For more than fifty years, engine manufacturers have relied on the Jacobs’ Engine Brake, commonly called a “Jake Brake.” All Jake Brakes come fully integrated into the engine and are an essential component in slowing and controlling your big rig. The Jake Brake has made it significantly easier and safer to drive on a steep mountain or slippery road with a commercial motor vehicle.
To fully understand how an engine brake works, you first must understand how the engine operates without the brake, and the 4 phases that comprise it: intake, compression, expansion and exhaust. During a normal 4-stroke diesel engine cycle, the intake valve will open, and the cylinder will fill with air. The air will then be compressed at high pressure and expand, thereby pushing the piston down and returning energy back to the engine. The movement of the piston coming back up will then push the gasses through the exhaust system and out of the vehicle. Since very little energy is absorbed by the engine, drivers need to rely on their service brakes to slow their vehicle.
However, by using the superior slowing capabilities of the Jake Brake, drivers will spend less time off the road and experience improved total cost of ownership such as greater fuel economy, reduced service brake maintenance and greater up time, enhanced vehicle control and higher productivity, which leads to shorter trip times.
To use the Jake Brake’s engine slowing capabilities, simply remember three things: switch, clutch and throttle. Set the switch to the appropriate load setting, release the clutch pedal, and remove your foot from the throttle. These controls will ensure a safe and manageable control speed by transforming your power producing diesel engine into a power absorbing air compressor. Just remember that the Jake Brake is a vehicle slowing device, not a substitute for the service brakes. The rig’s service brake still needs to be applied to bring the vehicle to a complete stop.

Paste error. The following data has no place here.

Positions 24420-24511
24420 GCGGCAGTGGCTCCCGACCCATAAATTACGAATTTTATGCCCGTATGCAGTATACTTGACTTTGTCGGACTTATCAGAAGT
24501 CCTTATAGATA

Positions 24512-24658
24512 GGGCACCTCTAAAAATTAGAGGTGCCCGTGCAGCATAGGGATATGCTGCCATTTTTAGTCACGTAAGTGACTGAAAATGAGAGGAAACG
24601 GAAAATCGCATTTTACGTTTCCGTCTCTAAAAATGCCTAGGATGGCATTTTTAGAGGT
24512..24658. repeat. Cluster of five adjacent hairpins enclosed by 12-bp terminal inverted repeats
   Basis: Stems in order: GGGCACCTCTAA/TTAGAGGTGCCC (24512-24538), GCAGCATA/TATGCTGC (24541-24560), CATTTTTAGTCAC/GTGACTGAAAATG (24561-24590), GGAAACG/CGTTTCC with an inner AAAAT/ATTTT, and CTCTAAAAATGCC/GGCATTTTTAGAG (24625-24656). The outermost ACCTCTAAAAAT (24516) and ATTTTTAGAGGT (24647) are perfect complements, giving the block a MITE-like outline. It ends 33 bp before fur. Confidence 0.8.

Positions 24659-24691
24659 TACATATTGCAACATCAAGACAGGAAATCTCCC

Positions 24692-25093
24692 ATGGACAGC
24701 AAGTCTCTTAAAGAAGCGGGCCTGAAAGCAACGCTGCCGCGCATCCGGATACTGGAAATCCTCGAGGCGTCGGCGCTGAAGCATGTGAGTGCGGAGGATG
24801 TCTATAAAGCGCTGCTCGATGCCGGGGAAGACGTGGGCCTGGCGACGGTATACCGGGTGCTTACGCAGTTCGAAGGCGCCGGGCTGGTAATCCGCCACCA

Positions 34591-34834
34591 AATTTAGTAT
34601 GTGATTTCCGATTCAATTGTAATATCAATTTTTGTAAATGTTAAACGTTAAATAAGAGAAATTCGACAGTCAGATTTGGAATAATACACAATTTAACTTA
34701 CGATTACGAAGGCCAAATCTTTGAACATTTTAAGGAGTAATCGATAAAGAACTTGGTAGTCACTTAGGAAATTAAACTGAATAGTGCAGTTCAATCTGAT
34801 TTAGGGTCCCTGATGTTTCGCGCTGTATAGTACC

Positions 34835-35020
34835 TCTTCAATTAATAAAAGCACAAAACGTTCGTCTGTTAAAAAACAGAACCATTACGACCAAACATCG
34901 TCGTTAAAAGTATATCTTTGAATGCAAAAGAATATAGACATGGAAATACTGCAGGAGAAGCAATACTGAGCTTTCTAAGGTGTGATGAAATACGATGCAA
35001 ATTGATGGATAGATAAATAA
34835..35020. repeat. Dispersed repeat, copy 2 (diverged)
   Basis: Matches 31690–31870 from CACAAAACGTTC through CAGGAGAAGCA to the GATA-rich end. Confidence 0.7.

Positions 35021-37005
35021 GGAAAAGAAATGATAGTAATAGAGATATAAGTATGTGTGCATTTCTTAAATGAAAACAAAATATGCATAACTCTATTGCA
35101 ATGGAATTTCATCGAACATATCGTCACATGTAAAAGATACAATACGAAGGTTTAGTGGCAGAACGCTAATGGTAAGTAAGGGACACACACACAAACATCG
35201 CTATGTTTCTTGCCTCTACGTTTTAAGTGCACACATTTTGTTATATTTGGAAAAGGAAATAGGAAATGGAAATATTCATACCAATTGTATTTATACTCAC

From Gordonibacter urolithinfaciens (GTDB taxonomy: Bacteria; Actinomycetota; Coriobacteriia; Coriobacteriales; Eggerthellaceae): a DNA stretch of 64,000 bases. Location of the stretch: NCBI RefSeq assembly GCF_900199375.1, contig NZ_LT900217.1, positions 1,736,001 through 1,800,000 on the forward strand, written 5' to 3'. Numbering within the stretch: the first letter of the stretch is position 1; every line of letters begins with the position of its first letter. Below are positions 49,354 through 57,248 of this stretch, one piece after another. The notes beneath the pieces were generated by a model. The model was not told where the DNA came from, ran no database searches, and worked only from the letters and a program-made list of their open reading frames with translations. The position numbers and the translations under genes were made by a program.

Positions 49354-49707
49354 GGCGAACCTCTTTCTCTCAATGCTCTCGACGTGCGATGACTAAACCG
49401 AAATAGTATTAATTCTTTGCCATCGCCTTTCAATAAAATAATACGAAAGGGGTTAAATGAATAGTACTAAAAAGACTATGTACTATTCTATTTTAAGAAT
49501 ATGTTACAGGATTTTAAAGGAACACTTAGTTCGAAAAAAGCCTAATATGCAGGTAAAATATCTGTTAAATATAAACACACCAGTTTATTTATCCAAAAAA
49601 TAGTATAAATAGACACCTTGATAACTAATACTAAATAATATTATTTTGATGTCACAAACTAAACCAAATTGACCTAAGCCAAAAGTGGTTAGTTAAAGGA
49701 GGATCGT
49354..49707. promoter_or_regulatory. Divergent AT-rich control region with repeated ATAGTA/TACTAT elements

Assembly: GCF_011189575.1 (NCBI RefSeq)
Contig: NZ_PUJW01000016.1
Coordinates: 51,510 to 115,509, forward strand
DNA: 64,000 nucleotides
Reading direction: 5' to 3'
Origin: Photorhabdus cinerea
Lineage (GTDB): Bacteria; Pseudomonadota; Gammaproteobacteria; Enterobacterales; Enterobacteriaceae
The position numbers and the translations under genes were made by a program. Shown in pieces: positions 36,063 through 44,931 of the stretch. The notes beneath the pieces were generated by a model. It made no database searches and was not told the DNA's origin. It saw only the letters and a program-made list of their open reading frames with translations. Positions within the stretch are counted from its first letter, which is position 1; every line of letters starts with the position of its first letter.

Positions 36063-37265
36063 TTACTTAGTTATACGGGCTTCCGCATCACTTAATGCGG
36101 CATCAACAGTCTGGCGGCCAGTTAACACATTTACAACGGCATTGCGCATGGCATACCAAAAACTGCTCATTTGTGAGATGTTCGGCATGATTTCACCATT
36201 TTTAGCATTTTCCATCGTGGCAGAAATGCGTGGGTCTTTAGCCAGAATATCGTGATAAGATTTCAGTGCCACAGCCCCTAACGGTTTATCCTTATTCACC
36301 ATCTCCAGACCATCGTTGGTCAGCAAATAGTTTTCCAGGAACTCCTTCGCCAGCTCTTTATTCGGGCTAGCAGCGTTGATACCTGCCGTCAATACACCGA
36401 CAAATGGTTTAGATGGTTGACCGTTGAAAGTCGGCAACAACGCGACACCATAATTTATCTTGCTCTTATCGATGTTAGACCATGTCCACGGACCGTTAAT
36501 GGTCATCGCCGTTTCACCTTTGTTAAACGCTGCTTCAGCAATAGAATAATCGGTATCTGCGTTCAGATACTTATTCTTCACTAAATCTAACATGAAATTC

When you have your Jake Brake installed, notice how similar the two cycles are; the major difference, however, lies in the valve timing. While the intake phase will remain the same, by opening the exhaust valves near the end of the compression stroke, the energy used to compress the air in the cylinder is not returned to the engine and is released to the exhaust system. By utilizing the engine to absorb energy, the truck’s downhill speed can be controlled. And with new emissions technologies, the sound of the Jake Brake operating is all but eliminated.
Some drivers prefer to leave the Jake switch on constantly and others turn it on and off as it’s needed. The Jake Brake is a great tool; you have to be a little more careful when you’re on slippery roads. But even in slippery road conditions, the Jake Brake is an additional tool that can help you slow down and come to a complete stop. If you’ve got your rig lined up straight the Jake Brake will keep your truck from jack-knifing. Of course, keep in mind that if you’re on glare ice there may not be a way to stop, even with the Jake Brake functioning.
There’s a right way – and a wrong way – to use a Jake Brake. Here are a few tips to keep in mind when using your rig’s Jake Brake.
- Make sure your engine is warm before you use the Jake Brake; it should be 150° or higher before you turn on your Jake Brake switch.
- Never use the Jake Brake if you’re low on oil.
- In order to protect your engine, use the Jake Brake only in the lower RPM.
- The sweet spot for using the Jake Brake is in the shifting zone, between 1,100 and 1,300 RPM.
The Jake Brake is an important feature that professional drivers need to fully understand and operate correctly in order to ensure safety.
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